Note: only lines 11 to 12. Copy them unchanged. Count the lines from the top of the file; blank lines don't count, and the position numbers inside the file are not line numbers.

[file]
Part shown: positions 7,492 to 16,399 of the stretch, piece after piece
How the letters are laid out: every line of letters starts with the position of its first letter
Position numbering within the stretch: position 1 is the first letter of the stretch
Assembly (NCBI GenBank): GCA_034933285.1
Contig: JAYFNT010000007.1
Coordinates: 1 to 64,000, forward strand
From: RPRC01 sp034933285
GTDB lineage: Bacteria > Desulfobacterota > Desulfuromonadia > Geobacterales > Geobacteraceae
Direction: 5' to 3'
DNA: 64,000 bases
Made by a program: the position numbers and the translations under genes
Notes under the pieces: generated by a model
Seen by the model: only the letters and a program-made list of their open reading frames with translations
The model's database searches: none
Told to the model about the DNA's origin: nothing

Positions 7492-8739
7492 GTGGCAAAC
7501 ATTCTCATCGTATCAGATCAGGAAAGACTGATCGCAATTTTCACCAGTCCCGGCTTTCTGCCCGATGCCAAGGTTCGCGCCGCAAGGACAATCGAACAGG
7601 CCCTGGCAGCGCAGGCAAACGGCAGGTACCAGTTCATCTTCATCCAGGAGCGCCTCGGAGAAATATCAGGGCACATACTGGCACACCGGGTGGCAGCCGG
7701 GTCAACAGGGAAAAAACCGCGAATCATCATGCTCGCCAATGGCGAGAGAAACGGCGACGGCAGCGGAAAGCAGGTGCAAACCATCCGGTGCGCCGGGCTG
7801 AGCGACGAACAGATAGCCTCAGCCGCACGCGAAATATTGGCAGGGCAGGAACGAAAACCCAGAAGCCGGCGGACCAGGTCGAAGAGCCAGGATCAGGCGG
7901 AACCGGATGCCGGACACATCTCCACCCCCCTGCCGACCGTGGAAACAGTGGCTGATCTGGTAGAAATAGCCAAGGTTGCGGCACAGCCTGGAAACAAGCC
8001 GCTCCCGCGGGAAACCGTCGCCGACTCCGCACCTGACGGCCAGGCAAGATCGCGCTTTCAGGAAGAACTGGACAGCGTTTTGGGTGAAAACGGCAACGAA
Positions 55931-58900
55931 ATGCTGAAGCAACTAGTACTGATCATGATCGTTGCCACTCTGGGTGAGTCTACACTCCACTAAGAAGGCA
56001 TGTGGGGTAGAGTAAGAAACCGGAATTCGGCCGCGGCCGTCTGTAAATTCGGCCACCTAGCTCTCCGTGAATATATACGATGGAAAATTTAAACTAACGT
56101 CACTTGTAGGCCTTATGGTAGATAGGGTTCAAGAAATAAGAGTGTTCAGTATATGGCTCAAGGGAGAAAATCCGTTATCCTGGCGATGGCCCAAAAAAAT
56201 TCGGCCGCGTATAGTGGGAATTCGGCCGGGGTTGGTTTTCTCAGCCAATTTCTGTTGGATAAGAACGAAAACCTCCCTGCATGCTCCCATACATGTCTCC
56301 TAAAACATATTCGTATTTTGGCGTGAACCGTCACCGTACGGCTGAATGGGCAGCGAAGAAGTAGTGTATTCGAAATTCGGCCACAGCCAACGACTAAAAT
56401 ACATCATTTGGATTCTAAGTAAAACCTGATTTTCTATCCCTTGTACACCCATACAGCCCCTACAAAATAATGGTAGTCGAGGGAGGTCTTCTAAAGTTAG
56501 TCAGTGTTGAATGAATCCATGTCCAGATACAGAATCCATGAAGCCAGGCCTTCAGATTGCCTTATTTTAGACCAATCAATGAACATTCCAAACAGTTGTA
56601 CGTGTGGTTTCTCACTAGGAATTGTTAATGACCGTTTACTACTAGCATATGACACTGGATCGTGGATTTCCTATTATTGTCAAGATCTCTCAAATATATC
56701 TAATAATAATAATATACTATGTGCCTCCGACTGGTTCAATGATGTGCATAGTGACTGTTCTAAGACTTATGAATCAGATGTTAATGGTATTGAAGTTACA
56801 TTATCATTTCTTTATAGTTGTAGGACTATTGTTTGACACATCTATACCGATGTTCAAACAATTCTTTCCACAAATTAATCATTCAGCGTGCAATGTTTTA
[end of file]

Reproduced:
Made by a program: the position numbers and the translations under genes
Notes under the pieces: generated by a model